Lijah turned 6 today—can you believe it! We celebrated him with a card and a few presents this morning, plus the traditional pancake with a candle in it (his had chocolate chips, but that wasn't special: all his pancakes have chocolate chips). Harvey and Zion each made him something in Minecraft, whatever that means; from his parents who give tangible real-world gifts he received a rainbow unicorn card, a stick unicorn, a heart necklace, and pink nail polish. Oh, and gum. (Along with Minecraft gum is currently a mania in our house—probably because I hate them both.) For upholders of traditional gender roles, I will say you don't need to worry: at his party tomorrow we're additionally giving him a musket and a pocket knife. These are all things he asked for, which I think says we're doing something right. Or maybe he's just an awesome person on his own. Happy Birthday Lijah B!
What strange times we're living in. Since I last wrote, everything is different. I wish I had been noting down everything as it happened, but had I done so I probably would have looked stupid in retrospect—there was a time, for example, when I thought this virus business was no big thing. Happily we got Lijah's birthday party off before the epidemic got going, then we hosted Bible Study here a week ago on Tuesday evening. On Thursday we thought we were going to a homeschool music gathering, but the hosts, with an immunocompromised family member, were more on top of the news than we were and cancelled. We met up with one other family at their house anyway, played some music, and took a hike. Then Friday we cancelled our Book Group here but still invited families who wanted to join us. Just one took us up on the offer and the kids played outside while the adults talked about SARS-CoV2 and social distancing. We had lunch together, but carefully. They left at 1:30, and nobody has been in our house since, nor have we visited anyone else.
I guess that's only been four days, but to be honest it feels like a lifetime. Not because the time has been hard—on the contrary, except for some base-level existential dread we've been having a great time! I guess it's just that with so little on the schedule the days have felt stretched out. Not so much that I've had time to write, clearly, but lots for board games and stories and learning to use Zoom. It looks like this is going to be our schedule for quite a while now, so maybe I'll be able to work some writing in there too.
Last night we started a new bedtime chapter book, Secret Water by Arthur Ransome. With plenty of time in our schedule we read some this morning, too: chapter two, which includes a discussion over a breakfast of porridge. I had planned waffles for our own breakfast, but once they heard the word the lure of porridge was too much for the kids to resist. So we did that instead. Then a little while later they listened to a Zoom read-aloud from our good friends at Team Moosiverse. After finishing Neil Gaiman's Fortunately, the Milk yesterday, today the hosts started Adventures With Waffles by Maria Parr. We read it ourselves a couple months ago—and pushed on everyone we know—but that doesn't mean they didn't want to hear it again. I don't think they actually got to the part where waffles come into the story, but it didn't matter: just hearing the title was enough for Lijah to need one for a snack. Who knew my children were so impressionable! It's a good thing we're not reading Charlie and the Chocolate Factory...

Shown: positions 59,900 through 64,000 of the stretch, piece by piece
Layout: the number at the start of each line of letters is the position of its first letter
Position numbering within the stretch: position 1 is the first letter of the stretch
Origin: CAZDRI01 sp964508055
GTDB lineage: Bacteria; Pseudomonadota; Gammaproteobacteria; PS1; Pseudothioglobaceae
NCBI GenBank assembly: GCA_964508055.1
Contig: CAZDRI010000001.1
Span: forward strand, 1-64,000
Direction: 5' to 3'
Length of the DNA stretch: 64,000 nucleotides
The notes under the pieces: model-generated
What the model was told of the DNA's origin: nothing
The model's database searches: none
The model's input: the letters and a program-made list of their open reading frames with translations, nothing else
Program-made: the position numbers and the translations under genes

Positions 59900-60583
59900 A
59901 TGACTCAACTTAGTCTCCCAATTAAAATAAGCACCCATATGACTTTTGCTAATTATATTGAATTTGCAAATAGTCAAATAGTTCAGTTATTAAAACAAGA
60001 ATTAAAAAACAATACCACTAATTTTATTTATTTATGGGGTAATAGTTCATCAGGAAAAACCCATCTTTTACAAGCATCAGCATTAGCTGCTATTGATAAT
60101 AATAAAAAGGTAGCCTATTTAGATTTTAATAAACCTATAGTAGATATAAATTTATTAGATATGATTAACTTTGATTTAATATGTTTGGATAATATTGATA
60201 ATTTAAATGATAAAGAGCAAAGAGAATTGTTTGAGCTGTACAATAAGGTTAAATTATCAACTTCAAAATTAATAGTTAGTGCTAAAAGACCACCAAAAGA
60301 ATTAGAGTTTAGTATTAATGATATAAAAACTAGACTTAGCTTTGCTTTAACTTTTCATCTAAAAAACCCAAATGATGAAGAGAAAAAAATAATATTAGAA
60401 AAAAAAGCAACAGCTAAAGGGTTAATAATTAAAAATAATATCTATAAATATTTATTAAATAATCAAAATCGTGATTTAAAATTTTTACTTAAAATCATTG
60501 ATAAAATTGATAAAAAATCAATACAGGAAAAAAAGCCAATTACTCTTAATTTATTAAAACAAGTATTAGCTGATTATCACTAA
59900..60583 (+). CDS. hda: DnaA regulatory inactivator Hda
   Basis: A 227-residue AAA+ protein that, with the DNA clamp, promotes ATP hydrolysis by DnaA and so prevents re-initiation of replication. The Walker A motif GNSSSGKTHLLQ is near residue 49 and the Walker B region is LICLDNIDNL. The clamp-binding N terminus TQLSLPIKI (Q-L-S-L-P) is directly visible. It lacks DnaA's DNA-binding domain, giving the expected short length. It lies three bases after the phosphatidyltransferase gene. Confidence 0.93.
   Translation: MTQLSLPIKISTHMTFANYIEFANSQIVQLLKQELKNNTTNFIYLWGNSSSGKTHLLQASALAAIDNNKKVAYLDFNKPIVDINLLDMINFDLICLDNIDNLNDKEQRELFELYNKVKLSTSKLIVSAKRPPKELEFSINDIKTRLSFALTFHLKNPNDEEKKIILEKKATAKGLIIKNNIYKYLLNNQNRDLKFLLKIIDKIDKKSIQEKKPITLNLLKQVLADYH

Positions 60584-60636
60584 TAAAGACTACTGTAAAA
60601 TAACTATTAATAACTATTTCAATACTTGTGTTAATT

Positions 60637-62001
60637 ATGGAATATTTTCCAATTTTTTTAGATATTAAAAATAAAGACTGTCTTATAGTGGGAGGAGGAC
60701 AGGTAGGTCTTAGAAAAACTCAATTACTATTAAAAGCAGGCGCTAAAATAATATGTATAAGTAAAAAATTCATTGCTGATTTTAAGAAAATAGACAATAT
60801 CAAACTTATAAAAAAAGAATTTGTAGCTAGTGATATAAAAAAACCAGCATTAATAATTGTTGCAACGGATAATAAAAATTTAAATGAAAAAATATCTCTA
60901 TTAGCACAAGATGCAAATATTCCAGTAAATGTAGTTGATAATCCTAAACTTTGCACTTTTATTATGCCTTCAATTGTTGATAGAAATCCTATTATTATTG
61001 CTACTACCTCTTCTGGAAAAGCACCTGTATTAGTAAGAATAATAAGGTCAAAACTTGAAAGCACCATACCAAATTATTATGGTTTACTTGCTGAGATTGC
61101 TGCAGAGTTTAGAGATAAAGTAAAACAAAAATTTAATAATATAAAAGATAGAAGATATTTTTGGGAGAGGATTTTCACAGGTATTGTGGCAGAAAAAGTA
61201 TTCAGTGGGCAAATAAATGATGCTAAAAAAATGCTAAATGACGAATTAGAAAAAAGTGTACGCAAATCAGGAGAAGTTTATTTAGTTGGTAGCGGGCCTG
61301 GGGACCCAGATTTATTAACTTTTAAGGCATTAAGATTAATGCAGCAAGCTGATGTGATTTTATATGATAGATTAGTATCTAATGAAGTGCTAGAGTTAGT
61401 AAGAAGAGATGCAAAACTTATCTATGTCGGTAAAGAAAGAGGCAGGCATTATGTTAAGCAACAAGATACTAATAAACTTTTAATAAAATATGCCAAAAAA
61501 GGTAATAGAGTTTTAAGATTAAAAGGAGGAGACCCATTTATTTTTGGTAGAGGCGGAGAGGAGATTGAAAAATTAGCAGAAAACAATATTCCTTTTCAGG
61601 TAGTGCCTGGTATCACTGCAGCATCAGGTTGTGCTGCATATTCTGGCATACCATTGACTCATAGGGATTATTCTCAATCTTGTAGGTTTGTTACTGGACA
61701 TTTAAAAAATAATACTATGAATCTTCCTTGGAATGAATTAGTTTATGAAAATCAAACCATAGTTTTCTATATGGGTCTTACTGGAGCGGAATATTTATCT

As I mentioned, we cleverly scheduled Lijah's birthday party before society closed down. He invited six friends—appropriate for a sixth birthday!—and those friends brought along enough family members to bring the total number of folks in the house, including Archibalds, to 26. Pretty good! The party had a dragon theme, officially, though as the day got closer the birthday boy decided he wanted to give unicorns equal billing. The short notice didn't bother me since I didn't have any particular dragon-based activities or decorations in mind anyway; he wanted a chocolate cake with chocolate frosting so options were limited in that direction, and I was too overwhelmed with other life to think too much about activities. (I did make a fantastic rainbow unicorn card that I gave him on his actual birthday on Friday.)
Of course, with all those kids in the house we needed to do something! As the kids arrived we had material out for them to make puppets—or any other project they cared to attempt with construction paper and lunch bags. I had prepared a dragon puppet as an encouraging example. Lijah made a unicorn puppet (with terrifying sharp teeth); there were also a couple other dragons, a knight, a dog, and two penguins. The more active kids played outside on an obstacle course that Zion and I had set up. Then we had lunch—plain pasta and chicken nuggets for the littles, home-made pizza and African food for those with more discerning palettes (who am I kidding, the kids ate most of the pizza too). After lunch I sent them out on a treasure hunt to find a dragon's hoard hidden in the yard (totally not a pirate treasure: that was last year). They couldn't figure out one of the clues but it didn't matter: they brute-forced it by blindly searching the whole property and finding the clues out of order. I knew I should have buried them! The prize was a bag of candy for each kid.
Which hopefully they didn't eat right away because next we had cake. No ice cream, but there were also chocolate chip cookies... does that count? After the cake Lijah opened his presents, and besides the musket and knife from his parents he got so many beautiful and thoughtful dragon-related gifts. A Dragonite doll, a dragon puppet, an amazing homemade costume, an embossed leather journal... He was delighted.